It looks like whoever it was at Logitech that created the Harmony 1000 Installer package for OS X had absolutely no clue how to do it properly.
The file permissions of the files that the installer package installs are completely botched. Some are set to a User ID and Group ID of 509 and 509, which doesn't even exist on my machine. (The initial OS X user has a UID of 501, and each additional user has the next higher UID. For example, 502, 503, etc. So, unless you have 8 total users, 509 won't even be defined on your system).
The file permissions of the .kext files it installs have a UID and GID of 510 and 510, respectively. OS X will refuse to load kexts unless they have the proper permissions. That means a user of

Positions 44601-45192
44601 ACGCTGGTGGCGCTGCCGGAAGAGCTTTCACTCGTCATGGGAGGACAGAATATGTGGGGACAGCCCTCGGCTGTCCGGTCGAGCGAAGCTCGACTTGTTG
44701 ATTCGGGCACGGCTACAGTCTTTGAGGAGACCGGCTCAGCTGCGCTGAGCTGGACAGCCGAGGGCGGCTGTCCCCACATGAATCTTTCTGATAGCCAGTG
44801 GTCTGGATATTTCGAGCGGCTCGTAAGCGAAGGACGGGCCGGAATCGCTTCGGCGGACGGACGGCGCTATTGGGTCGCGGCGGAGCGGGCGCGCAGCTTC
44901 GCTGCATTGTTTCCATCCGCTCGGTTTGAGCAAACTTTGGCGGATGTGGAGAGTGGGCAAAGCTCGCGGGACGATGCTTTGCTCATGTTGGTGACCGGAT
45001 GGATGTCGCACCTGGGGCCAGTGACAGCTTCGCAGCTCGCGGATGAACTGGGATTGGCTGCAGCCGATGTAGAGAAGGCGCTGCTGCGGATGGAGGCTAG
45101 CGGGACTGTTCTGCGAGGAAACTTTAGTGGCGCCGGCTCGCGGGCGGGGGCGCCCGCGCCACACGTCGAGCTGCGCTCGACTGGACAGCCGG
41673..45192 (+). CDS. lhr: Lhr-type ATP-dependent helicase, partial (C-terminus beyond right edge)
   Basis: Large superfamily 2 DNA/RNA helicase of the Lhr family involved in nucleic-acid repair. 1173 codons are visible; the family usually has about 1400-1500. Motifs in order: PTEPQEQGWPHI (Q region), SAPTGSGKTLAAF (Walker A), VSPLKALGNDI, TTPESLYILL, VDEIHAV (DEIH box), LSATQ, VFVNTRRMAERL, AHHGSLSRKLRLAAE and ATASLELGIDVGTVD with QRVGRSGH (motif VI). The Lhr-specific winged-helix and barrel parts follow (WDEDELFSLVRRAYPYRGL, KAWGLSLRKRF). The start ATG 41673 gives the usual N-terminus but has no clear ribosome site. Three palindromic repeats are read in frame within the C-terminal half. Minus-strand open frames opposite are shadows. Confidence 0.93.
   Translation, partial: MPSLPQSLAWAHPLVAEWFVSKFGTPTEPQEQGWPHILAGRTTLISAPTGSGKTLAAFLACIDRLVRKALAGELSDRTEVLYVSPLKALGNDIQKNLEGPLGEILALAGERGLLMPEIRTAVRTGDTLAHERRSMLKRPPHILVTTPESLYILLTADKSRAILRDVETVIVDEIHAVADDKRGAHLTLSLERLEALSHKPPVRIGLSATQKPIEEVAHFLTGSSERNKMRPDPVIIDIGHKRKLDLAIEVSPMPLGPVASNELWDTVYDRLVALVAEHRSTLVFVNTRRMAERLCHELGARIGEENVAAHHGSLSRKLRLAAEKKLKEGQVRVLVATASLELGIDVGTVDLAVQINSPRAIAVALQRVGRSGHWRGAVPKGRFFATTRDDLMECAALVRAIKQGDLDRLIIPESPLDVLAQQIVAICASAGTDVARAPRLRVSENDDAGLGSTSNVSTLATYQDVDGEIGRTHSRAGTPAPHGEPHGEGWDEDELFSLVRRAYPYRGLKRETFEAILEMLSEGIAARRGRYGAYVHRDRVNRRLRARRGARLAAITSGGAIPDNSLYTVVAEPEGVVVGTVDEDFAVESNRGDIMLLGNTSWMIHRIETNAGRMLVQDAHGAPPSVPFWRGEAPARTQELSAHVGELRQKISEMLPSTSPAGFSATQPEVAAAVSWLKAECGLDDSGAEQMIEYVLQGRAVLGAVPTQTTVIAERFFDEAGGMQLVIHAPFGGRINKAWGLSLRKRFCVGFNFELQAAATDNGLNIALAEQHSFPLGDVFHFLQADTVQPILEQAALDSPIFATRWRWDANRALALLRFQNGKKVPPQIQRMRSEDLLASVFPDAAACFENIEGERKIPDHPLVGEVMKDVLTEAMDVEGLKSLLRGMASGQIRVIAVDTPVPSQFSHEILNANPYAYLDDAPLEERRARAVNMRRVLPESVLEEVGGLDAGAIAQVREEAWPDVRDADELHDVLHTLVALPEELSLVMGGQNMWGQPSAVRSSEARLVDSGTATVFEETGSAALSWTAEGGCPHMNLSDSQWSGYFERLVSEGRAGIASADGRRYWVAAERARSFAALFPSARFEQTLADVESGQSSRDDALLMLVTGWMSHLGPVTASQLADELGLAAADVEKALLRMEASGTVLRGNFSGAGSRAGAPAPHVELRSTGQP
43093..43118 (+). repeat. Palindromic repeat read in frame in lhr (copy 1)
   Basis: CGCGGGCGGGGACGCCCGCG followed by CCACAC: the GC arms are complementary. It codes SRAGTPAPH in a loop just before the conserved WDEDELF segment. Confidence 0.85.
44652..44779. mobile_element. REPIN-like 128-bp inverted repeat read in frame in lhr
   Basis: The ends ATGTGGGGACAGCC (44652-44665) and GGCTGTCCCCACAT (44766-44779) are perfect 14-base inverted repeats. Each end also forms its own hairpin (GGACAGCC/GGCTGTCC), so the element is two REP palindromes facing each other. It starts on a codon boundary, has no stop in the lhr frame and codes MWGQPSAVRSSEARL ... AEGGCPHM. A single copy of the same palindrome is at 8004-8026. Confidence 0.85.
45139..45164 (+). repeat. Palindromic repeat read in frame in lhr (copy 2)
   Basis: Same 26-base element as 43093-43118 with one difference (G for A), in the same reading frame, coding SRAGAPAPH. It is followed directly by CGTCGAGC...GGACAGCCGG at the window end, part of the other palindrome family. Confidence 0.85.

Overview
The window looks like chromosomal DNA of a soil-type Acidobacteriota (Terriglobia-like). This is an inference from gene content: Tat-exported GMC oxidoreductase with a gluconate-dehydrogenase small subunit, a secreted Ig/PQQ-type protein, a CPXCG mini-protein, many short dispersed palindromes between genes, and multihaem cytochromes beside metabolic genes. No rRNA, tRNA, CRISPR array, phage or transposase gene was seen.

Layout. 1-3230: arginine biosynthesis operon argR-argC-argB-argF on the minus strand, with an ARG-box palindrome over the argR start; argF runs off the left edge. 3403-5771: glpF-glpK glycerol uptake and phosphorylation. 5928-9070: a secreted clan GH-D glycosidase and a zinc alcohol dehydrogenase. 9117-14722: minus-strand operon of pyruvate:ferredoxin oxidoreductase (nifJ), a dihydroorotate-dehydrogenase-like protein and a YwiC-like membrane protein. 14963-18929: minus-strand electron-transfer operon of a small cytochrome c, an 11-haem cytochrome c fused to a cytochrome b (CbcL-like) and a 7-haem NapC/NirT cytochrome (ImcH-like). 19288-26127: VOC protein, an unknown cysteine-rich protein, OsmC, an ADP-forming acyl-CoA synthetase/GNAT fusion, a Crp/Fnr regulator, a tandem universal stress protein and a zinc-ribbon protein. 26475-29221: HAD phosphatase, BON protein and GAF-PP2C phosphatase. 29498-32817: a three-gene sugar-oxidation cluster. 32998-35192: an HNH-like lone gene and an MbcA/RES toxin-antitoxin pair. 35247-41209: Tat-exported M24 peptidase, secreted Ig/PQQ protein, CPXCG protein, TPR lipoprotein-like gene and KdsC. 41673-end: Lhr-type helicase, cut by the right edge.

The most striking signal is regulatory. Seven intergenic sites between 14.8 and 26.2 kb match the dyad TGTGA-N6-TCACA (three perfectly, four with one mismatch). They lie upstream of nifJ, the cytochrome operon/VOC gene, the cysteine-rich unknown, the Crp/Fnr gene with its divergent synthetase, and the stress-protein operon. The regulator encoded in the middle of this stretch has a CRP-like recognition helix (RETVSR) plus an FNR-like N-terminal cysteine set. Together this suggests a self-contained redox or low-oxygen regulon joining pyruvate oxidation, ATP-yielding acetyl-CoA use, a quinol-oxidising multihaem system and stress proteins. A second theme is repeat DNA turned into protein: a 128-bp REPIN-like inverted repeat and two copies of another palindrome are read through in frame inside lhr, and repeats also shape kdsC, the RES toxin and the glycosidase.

root (UID of 0), and group of
wheel (GID of 0).
[EDIT] OK, it appears that Logitech is actually installing the files with botched permissions and then "repairing" the permissions (setting a user of
root and group of
wheel) in the package's
postflight shell script. (Ugh, even their script is noobish: prefixing every command with
sudo is unnecessary, since the scripts are run as root anyway). While I guess that may work, it's kind of a backwards way of going about it. (They should have just set the proper permissions on the files they included as the payload of the installer package). And, obviously in your case, the
postflight script must have failed during the installation, and has left those kexts with botched permissions.
You should be able to fix the permissions on the kexts by running the following AppleScript:
Just download it, and double-click on the AppleScript to open it in AppleScript Editor. Then click the green
Run button, and enter your password when prompted.
For the record, the script just runs the following
do shell script "/usr/sbin/chown -R 0:0
with administrator privileges
You may need to restart before the kexts will be loaded properly.
Hope this helps…